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One of Germany’s most important federal regions, Bavaria, has introduced mandatory Covid-19 tests for truck drivers and other workers operating in its territory.

On Friday October 23rd, the Bavarian regional government tightened their regulations regarding quarantine. In practice, this means that people coming to work in Bavaria from foreign risk areas must present a negative coronavirus test at least once a week. Unlike in some other countries, and other regions in Germany, truck drivers are not exempt from this obligation.

According to the amendments to Bavaria’s quarantine laws, anyone who regularly (at least once a week) comes to Bavaria for work or business or educational purposes must inform the local authorities within seven days. They must also regularly submit a negative Covid-19 test result once a week.

During the first wave of the pandemic, truck drivers were exempt from testing. However, this exception no longer applies to this professional group in Bavaria. In other words, all truck drivers entering the region from high-risk areas must undergo testing.*


Update* According to the Salzburg Chamber of Commerce, drivers are exempt from the obligation to show negative results of a Covid-19 test when entering Bavaria.


This applies not only to local truckers who deliver goods abroad and then return, but also to foreign drivers who go to Bavaria. The list of countries and regions currently considered as a high-risk area is very long. At the time of writing, it looks as follows:

  • Austria – only regions Burgenland, Niederösterreich, Oberösterreich, Salzburg, Steiermark, Tyrol, Vorarlberg, Vienna,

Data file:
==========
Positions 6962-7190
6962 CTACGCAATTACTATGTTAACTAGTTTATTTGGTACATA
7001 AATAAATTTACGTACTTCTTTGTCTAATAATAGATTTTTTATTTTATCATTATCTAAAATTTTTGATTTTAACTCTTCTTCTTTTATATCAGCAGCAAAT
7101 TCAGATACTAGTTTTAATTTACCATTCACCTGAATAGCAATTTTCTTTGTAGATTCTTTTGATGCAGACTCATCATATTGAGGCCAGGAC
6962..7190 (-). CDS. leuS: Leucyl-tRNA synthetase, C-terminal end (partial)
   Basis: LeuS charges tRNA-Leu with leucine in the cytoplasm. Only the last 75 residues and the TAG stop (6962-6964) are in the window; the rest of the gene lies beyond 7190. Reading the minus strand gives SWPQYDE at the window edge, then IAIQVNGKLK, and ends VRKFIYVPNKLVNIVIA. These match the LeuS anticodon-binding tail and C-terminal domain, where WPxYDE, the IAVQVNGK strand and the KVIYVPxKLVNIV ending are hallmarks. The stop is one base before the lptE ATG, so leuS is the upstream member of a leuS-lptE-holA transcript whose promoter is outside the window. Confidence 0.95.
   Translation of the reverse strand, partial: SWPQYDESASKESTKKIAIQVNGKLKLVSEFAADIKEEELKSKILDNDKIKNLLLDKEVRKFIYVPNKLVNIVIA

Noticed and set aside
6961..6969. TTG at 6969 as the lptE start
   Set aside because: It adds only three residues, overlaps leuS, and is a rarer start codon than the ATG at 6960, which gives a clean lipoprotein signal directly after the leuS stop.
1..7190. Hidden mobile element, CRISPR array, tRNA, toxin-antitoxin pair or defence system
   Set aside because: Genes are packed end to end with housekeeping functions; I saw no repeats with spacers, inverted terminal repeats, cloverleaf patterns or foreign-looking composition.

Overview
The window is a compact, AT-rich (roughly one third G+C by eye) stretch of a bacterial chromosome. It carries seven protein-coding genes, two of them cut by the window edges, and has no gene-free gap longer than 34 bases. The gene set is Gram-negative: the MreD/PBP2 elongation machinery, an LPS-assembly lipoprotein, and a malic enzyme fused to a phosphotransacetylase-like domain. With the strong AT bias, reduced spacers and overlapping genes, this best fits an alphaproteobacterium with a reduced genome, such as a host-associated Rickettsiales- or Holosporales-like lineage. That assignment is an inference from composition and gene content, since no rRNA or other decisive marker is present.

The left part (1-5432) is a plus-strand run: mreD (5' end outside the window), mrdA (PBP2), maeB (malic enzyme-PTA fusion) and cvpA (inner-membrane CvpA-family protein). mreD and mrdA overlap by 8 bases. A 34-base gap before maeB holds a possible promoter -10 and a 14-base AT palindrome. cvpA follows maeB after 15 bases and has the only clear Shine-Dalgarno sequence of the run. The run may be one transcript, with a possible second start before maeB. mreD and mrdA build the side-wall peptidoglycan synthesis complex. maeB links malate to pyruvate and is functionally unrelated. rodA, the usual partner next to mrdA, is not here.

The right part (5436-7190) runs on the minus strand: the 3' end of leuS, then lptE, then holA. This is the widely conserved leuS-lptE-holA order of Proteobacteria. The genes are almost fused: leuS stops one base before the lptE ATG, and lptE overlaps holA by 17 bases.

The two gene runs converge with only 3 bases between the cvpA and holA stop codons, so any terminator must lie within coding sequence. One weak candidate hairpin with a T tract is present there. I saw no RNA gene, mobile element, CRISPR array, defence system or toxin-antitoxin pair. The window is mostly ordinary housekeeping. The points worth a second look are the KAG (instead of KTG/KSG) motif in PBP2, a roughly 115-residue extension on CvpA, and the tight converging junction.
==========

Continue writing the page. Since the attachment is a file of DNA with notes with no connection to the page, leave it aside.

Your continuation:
• Belgium,
  • Belarus,
  • Bosnia-Herzegovina,
  • Bulgaria – regions Blagoevgrad, Razgrad, Sliven, Sofia city, Targovishte,
  • Croatia – regions of Bjelovar-Bilogora, Dubrovnik-Neretva, town of Grad, Krapina-Zagorje, Lika-Senj, Međimurje, Požega-Slavonia,
  • Sisak-Moslavina, Split-Dalmatia, Varaždin, Virovitica-Podravina, Vukovar-Syrmia, Karlovac, Osijek- Baranja, Zagreb,
  • Czech Republic,
  • Denmark – Hovedstaden region,
  • Estonia – Jogeva region,
  • Finland – Österbotten region,
  • France,
  • Spain,
  • Ireland,
  • Kosovo,
  • Liechtenstein,
  • Lithuania – Kaunas and Šiaulių regions,
  • Luxembourg,
  • Malta,
  • Netherlands,
  • Poland,
  • Portugal – regions Lisbon, Norte,
  • Russia,
  • Romania,
  • Serbia,
  • Slovakia,
  • Slovenia – regions: Gorenjska, Goriška, Jugovzhodna Slovenija, Koroška, ​​Osrednjeslovenska, Podravska, Pomurska, Posavska, Primorsko-Notranjska, Savinjska, Zasavska,
  • Sweden – Jämtland, Jönköping, Örebro, Östergötland, Stockholm, Uppsala regions,
  • Switzerland,
  • Ukraine,
  • Turkey,
  • Hungary – the regions of Budapest, Baranya, Borsod-Abaúj-Zemplén, Csongrád-Csanád, Györ-Moson-Sopron, Hajdú-Bihar, Heves, Jász-Nagykun-Szolnok, Komárom-Esztergom, Nógrád, Párest, Somogy, Szabolcs-Szabolcs-Szabolcs-Szabol , Vas, Veszprém, Zala,
  • Great Britain,
  • Italy – regions Abruzzo, Valle d’Aosta, Emilia-Romagna, Friuli Venezia Giulia, Campania, Lazio, Liguria, Lombardy, Piedmont, Sardinia, Tuscany, Umbria, Venice, the autonomous province of Bolzano-Alto Adige.

The regional association of Bavarian transport and logistics companies, as well as Bavaria’s regional freight forwarder organizations, have criticized the move. They believe the change will result in chaos as the new requirements will overwhelm local shipping and logistics companies.

It is not known yet where the tests can be performed, how long it takes to get the results and who should pay for them. Both organizations have already sent letters to several ministries to resolve the situation as soon as possible.


Photo credit: piqsels.com

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